Re: what is the point of volatile?

Knute Johnson <>
Thu, 22 Nov 2007 12:43:21 -0800
Daniel Pitts wrote:

Knute Johnson wrote:

Daniel Pitts wrote:

Lew wrote: wrote:

Can anyone tell me what the value is of 'volatile' please? It seems to
me to be a lazy way of protecting a private data member without having
to write a synchronized getter and setter. But it only works for types
that can be updated atomically. This sounds a bit tricky to me....

The point of volatile is to provide a kind of lightweight

I don't know why you call it "lazy". Nor is it limited to private
members; volatility is orthogonal to access.

Reads from a volatile member are guaranteed to see previous writes
to that variable. In fact, reads from a volatile variable guarantee
that all writes prior to the latest write to that variable are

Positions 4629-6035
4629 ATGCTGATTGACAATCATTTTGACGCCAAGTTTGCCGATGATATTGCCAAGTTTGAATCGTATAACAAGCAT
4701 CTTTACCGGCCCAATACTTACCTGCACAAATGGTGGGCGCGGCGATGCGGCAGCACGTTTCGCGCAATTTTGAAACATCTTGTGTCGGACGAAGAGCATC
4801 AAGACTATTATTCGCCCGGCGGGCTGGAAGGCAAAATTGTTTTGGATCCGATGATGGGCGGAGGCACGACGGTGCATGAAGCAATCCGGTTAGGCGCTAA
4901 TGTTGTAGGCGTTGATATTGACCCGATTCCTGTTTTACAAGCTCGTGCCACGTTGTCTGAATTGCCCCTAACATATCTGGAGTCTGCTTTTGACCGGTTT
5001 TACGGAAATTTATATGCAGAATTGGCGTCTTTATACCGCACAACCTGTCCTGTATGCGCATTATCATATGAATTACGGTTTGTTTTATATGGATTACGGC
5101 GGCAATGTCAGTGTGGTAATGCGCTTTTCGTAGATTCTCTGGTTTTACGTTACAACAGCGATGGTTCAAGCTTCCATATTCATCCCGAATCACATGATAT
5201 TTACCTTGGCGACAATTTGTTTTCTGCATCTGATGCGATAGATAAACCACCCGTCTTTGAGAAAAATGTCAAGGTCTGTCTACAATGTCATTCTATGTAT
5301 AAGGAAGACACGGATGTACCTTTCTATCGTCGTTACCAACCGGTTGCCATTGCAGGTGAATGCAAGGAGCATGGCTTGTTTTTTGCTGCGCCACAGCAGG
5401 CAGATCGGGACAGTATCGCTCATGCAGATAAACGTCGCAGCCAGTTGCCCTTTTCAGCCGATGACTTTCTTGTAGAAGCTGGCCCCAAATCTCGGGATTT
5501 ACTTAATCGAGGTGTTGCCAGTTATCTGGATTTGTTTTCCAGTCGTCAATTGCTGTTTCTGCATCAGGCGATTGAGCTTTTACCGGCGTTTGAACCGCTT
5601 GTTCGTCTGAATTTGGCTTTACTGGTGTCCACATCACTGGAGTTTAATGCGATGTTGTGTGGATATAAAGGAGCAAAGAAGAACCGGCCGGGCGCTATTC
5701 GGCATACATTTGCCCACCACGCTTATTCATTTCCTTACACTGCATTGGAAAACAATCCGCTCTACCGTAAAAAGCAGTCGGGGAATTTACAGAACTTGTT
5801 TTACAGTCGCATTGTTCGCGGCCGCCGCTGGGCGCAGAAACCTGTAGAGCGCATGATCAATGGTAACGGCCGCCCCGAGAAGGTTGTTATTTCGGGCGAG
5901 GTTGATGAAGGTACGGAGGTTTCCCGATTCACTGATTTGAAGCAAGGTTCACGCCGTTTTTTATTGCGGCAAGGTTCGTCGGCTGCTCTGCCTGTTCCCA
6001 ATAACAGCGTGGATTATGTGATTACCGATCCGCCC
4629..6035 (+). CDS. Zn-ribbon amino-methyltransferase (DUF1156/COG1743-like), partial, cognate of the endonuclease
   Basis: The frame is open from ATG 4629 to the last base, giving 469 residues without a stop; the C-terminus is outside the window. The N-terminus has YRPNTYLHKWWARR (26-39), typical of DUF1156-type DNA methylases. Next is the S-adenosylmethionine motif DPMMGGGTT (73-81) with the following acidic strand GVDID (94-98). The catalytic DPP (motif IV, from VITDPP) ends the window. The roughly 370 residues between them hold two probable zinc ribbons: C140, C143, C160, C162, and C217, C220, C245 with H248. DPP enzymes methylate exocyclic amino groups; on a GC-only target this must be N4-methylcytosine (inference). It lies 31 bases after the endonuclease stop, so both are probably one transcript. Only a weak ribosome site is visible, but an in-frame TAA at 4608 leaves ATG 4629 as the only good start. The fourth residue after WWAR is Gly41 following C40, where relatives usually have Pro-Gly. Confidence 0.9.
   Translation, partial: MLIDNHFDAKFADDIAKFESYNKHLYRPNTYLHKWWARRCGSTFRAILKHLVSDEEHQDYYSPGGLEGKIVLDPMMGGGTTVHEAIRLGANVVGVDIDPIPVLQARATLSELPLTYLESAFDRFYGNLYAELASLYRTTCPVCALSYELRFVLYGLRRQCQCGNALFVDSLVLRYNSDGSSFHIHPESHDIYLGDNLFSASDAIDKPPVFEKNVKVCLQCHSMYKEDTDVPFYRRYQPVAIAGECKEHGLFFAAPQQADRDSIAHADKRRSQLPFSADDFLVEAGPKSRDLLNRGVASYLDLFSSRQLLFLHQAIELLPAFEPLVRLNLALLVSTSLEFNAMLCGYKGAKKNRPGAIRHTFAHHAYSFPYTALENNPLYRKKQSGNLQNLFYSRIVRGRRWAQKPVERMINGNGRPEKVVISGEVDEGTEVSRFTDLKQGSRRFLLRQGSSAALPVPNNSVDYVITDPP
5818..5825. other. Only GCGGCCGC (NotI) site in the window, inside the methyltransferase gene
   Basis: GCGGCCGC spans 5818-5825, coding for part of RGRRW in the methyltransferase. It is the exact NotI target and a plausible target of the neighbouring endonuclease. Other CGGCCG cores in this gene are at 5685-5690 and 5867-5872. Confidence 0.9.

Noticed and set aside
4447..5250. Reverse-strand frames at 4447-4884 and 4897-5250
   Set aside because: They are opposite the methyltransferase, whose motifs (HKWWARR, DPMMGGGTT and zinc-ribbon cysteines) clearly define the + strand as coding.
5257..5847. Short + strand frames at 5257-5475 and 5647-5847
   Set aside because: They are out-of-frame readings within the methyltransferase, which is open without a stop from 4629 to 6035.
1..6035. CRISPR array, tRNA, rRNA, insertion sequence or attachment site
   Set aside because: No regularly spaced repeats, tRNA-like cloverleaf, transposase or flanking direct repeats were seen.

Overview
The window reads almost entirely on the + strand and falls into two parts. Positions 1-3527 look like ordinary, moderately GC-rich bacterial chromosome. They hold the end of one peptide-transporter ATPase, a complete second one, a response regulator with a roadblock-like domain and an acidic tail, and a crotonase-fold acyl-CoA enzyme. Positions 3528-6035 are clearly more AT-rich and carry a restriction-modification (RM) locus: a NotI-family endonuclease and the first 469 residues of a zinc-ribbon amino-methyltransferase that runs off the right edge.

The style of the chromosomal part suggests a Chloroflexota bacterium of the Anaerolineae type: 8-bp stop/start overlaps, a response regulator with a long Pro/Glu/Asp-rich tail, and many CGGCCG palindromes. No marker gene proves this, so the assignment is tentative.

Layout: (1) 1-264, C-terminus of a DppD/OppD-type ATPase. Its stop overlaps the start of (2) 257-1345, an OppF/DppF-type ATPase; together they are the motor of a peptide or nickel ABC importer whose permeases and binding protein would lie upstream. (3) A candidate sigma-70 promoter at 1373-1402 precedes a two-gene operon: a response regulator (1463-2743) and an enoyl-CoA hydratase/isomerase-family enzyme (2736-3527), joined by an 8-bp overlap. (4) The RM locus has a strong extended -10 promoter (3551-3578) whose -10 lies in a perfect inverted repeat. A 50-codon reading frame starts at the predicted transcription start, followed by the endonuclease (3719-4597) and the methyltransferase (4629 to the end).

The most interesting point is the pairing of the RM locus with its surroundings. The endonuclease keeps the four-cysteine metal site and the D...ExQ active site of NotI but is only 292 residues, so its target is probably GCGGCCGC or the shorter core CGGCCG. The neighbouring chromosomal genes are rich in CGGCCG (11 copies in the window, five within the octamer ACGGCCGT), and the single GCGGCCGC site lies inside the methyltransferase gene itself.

visible. This is not so for non-volatile variables. That is the
new (as of 5) memory model for Java.

It's worth pointing out that volatile doesn't mean atomic:
volatile int a;

++a; // Still two separate accesses to a

I didn't fully understood volatile until I read about it in the book
Java Concurrency In Practice

The only real use I've found for it is for a simple
you-should-shut-down-now flag to a tight-looped thread. That thread
only needs to read, and other threads only need to write.

volatile is useful for any variable that will be read in one or many
threads and assigned in another.

To further abstract...
volatile is useful if any *one* thread doesn't both read and write that
variable. Any thread can do one and not the other, and the outcome is

A little complicated for us simpletons but yes :-).


Knute Johnson
email s/nospam/knute/

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